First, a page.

If you’re reading this, you likely fall into 1 of 3 camps:
- You are horrified at the concept and can’t wait to tear me a new one;
- You actually think I may be able to help you make lot of money; or
- You know me and realise that the title is nothing but click-bait
If 1., then good for you, I would do the same. If 2., then you’ve come to the wrong place unless you’re prepared to put in significant effort. If 3., then you’re right! 🙂
However, the fact is that there is a lot of money to be made in GDPR, but you only deserve it if you are providing true, long-term, benefit to your clients. Otherwise, kindly stay away. This goes for consultants and product vendors alike; do business with integrity, there’s simply no need to exploit those less knowledgeable. Unfortunately, the vast majority of people with whom I come into contact still haven’t even read it, leaving the door wide open for those intent on exploitation.
So where is this money I’m talking about? Where is it all going to come from? Simple, almost every organisation doing business in, and with the EU will have to make adjustments of some sort. Some more than others if you’re following the whole Facebook scenario. There are some that think by ‘hiding’ the data overseas that they have avoided the issue, but these people are naive in the extreme.
GDPR, and the many regional variants around the globe represents a fundamental shift in the way the WORLD will be conducting business. This is no longer a matter for ‘corporate responsibility’, this is a law. And while countries like Russia, China and sadly the US may view things very differently …at the moment, the writing is on the wall. Things are changing and they cannot change back.
But back the actual point of this blog…
Take my example, I am [at a stretch] a security ‘professional’, and therefore have a part to play in the implementation and ongoing maintenance of a data protection program. So does HR, and Legal, and Sales, and Marketing, and IT, and Operations, and… you get the point. You do NOT have to be a data protection expert to play an equal part in a GDPR program. However, you DO have to have at least a foundation in data protection if you want to put your existing skills into the appropriate context/spotlight.
I can help you find your data, and map your data to business processes. I can also help you cover all of Article 32. With my ever expanding foundation in data protection I can now help translate this information to the real experts who make the legal decisions. And because I can somewhat speak their lingo, I can also translate their decisions back to those who not only have to put them into effect, they have to live and breathe them every day performing their actual day jobs. But that’s ALL I can do; i.e. the things I’ve been doing for 20 years but wrapped in a new context. A new language for the same skill-set.
One of the biggest misunderstandings in the whole process is that it’s the data protection experts that have the final say, it’s really not, the individual experts in their fields do. HR, Sales, Marketing, IT, IT Security, you name it will dictate the appropriate solutions in-line with the goals, just as long as those solutions support the defined legal bases. It’s like me telling you to go home. There are many ways to get there, the HOW is up to you, and I have to assume that you know the best way.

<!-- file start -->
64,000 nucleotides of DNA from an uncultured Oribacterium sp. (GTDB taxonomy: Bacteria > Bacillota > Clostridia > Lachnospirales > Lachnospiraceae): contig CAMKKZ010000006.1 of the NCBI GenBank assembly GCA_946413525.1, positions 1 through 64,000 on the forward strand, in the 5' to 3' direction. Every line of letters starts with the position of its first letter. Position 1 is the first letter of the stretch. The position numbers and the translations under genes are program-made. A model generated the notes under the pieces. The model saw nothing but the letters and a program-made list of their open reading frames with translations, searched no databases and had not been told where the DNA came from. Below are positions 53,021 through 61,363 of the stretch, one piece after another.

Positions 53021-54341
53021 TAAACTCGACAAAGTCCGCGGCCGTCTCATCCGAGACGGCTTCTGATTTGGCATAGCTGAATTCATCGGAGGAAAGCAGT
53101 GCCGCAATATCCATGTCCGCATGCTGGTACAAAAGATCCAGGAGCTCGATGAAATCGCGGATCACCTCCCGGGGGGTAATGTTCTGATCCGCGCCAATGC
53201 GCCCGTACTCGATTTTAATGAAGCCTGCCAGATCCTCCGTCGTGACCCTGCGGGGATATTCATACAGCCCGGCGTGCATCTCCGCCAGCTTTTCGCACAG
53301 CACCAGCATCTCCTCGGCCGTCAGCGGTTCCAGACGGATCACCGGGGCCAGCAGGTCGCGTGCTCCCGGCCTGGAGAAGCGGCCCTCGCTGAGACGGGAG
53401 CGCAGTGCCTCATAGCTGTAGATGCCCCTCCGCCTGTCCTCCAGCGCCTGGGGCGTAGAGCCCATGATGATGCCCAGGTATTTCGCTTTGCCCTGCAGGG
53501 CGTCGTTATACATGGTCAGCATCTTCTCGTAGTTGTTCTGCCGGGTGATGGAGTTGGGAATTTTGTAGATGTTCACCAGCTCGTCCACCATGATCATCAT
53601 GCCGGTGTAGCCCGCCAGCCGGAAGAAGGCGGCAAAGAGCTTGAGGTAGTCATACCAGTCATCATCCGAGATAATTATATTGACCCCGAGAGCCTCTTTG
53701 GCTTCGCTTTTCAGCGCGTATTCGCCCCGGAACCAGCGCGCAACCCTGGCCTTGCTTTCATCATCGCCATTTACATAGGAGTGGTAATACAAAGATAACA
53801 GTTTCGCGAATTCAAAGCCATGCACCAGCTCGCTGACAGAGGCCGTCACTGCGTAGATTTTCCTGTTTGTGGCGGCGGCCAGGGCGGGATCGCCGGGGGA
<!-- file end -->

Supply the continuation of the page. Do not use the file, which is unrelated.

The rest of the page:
Too many people are taking these GDPR foundation and practitioner courses to take advantage of this tremendous opportunity, but instead of using this knowledge to enhance the role they already play, they put themselves in the primary position of data protection experts. You only have to look at their LinkedIn profiles to see this nonsense at play. They have 10 years of experience in security, or IT, or whatever, took the GDPR Practitioner course 6 months ago, now they have “Data Protection” and/or “GDPR” in their Headline.
To make things worse, employers are starting to put GDPR Practitioner as a prerequisite for employment! This is the height of stupidity and no different from requiring Security + certification for a position as CISO. This spectacular ignorance is only making things worse by lending credence to an acronym. There are no shortcuts to the knowledge you need to play an important role in a GDPR implementation, so a 4 day course is the VERY beginning and no more.
By all means, go and get certified, but stick to what you know, THAT’S where the real money is. Try to be something you’re not and you will likely fail. Rightly so. The fact is that the data protection bandwagon has many more years to roll, as not only is May 25th NOT a deadline, but the true nature of GDPR’s impact won’t be felt for some time. Case law / precedent will be slow in maturing with regard representatives, lead supervisory authorities, and a plethora of other things, so no one has missed the opportunity.
Data protection will now be an intrinsic part in almost everyone’s day job, it will be those who can blend the two that will reap the rewards. Don’t be a #gdprcharlatan, because you will be found out …eventually.
[If you liked this article, please share! Want more like it, subscribe!]